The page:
“Diplomacy is the art of telling people to go to hell in such a way that they ask for directions.”
― Winston S. Churchill
Dear Distinguished Delegates,
It is my distinct pleasure as the President of this committee to welcome you to the SecurityCouncil of DXBMUN’17.
This committee is itself special in its proceedings and capabilities but also unique in its kind, unlike any other committee. The Security Council assures to be remarkable and the committee
will give its delegates a glance into debate and discussion to its finest as well as memories which will last forever.
Let me introduce myself before I move on, I’ve been an avid MUN’ner for many years, and have attended many conferences. I enjoy playing football, video games (who doesn’t) and watching T.V shows such as Suits and Boston Legal during my free time. My favourite subjects are mathematics and biology as well as a keen interest in Politics and International Relations. I am very fond of the Real Madrid football club and enjoy watching their matches.
The topics to be discussed during the sessions are as follows:
1. Assessing the obligation of member states in assisting the UN and refrain from assisting states targeted with preventive and enforcement action.
2. Resolving the South China Sea dispute of the Spratly islands.
Tensions have persisted in the Spratly islands for quite a few decades now, with the main cause of dispute being ownership of the islands. In recent years, political tensions and the threat of violence and the war in this area has escalated, and is imminent, now more than ever. China, Vietnam, the Philippines, Taiwan, Malaysia and Brunei all have competing claims. China has backed its expansive claims with island-building and naval patrols.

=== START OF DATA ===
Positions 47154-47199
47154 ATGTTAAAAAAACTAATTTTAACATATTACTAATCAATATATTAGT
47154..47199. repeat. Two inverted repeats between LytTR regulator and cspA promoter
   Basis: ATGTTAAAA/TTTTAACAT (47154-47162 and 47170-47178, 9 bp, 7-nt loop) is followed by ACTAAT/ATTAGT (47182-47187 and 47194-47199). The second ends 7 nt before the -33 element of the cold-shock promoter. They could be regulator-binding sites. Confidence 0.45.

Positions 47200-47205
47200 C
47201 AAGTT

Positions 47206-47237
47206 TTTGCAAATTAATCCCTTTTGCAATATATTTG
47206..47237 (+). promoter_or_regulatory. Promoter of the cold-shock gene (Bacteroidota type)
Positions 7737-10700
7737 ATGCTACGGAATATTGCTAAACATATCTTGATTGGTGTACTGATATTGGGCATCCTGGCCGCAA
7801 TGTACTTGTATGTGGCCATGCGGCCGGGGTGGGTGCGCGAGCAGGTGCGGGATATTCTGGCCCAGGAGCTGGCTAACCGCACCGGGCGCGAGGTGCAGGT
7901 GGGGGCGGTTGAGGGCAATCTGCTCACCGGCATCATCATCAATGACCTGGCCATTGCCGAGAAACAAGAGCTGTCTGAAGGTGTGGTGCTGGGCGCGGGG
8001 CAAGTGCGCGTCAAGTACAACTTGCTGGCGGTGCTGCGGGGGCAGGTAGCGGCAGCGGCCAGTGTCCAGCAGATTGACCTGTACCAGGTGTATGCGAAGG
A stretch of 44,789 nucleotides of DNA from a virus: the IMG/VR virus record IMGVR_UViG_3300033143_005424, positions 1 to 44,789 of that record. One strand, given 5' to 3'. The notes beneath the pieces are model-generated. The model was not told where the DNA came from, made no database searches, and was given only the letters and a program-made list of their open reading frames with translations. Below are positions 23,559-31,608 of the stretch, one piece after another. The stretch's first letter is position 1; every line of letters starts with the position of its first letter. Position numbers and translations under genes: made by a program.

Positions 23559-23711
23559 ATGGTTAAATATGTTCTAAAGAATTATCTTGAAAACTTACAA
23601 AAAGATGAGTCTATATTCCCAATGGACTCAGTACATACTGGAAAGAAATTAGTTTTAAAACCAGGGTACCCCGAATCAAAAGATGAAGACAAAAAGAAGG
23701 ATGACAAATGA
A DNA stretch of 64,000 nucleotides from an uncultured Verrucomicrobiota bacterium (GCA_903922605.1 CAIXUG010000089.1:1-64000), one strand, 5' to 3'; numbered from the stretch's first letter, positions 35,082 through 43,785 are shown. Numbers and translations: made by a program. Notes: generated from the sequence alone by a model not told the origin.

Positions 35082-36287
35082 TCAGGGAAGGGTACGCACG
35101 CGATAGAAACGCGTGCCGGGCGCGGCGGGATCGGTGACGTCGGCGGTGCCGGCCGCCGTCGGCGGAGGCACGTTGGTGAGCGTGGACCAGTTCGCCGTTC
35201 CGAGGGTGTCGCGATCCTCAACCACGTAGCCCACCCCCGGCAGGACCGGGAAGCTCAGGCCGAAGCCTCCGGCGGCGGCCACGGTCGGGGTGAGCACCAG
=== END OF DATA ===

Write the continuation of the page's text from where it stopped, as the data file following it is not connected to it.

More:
The US says it does not take sides in territorial disputes, but it has still sent military ships and planes in areas with close proximity to disputed islands, calling them “freedom of navigation” operations and with rich marine resources and the islands oil deposits and other natural resources and geographical location make it the perfect match for each nation to get a bigger piece for themselves.
Article 2 (5) of the Charter states that Members shall assist the United Nations in any action taken in accordance with the Charter, and refrain from giving assistance to a State against which the United Nations is taking preventive or enforcement action. The Repertoire has generally focused on the first principle of the Article, and from 1989-2007 provided examples of calls for assistance made in Security Council decisions. From 2008 onwards, the Repertoire has focused on Council practice relating to the second principle of the Article and featured for instance calls for refraining from actions that could be considered as providing assistance to a State under Council action.
Keep in mind that the United Nations always chooses the path of dialogue and multilateral cooperation, so structure your resolutions in a considerate and stable manner but do not dissuade from taking stringent action. My fellow secretariat members and I will be doing all we can to make this an amazing experience for you and we hope you do get that exposure.
I hope to be a part of an appealing committee with an extraordinary level of debate and which will also open doors of opportunities for the new and experienced delegates. Well, I do hope all the delegate will not expect the unexpected and to leave you with a message across “ Being a diplomat is not about scrutinising or be blatantly right but it's about proving to be right in such a way that the other know you are right and are at a gunpoint”
“Diplomacy is the ability to step on a man's toes without messing up the shine on his shoes.”
― Harry Truman
So let’s get started and see how many delegates here will be asking for directions to hell and how many shoes can you, youth leaders, stamp on without spoiling the shine.
United Nations Security Council
Assessing the obligation of member states in assisting the UN and refrain from assisting states targeted with preventive and enforcement action.
Resolving the South China Sea dispute.